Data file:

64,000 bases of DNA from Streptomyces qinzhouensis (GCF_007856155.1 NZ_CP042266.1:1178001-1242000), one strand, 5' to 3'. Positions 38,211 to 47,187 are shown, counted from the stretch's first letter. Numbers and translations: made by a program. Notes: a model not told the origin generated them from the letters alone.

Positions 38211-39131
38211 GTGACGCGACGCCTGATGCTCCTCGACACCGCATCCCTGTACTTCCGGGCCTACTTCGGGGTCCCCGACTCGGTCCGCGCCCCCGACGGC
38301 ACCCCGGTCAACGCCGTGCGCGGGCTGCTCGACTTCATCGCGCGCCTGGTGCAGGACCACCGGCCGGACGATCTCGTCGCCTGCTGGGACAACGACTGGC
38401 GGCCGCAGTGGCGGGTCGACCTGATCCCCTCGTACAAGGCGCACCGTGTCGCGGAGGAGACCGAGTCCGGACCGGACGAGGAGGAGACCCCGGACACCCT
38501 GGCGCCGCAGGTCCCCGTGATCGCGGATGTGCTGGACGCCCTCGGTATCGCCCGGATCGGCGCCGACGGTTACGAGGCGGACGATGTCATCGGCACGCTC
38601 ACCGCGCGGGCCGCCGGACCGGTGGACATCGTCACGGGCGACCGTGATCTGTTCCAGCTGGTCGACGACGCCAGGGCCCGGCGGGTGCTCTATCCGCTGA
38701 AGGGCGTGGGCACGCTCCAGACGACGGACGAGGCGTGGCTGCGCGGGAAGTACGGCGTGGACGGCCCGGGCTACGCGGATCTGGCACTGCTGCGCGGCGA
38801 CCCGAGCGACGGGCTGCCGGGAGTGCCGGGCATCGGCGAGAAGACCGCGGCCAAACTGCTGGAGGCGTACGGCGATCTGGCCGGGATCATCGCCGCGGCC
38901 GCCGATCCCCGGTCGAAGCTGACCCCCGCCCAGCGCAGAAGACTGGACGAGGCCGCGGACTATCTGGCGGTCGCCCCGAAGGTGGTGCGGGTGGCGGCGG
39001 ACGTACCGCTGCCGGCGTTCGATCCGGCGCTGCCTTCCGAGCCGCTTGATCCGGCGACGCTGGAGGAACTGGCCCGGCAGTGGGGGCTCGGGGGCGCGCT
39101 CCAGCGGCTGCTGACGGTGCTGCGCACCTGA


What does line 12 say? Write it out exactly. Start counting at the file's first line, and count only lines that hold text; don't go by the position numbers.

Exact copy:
39101 CCAGCGGCTGCTGACGGTGCTGCGCACCTGA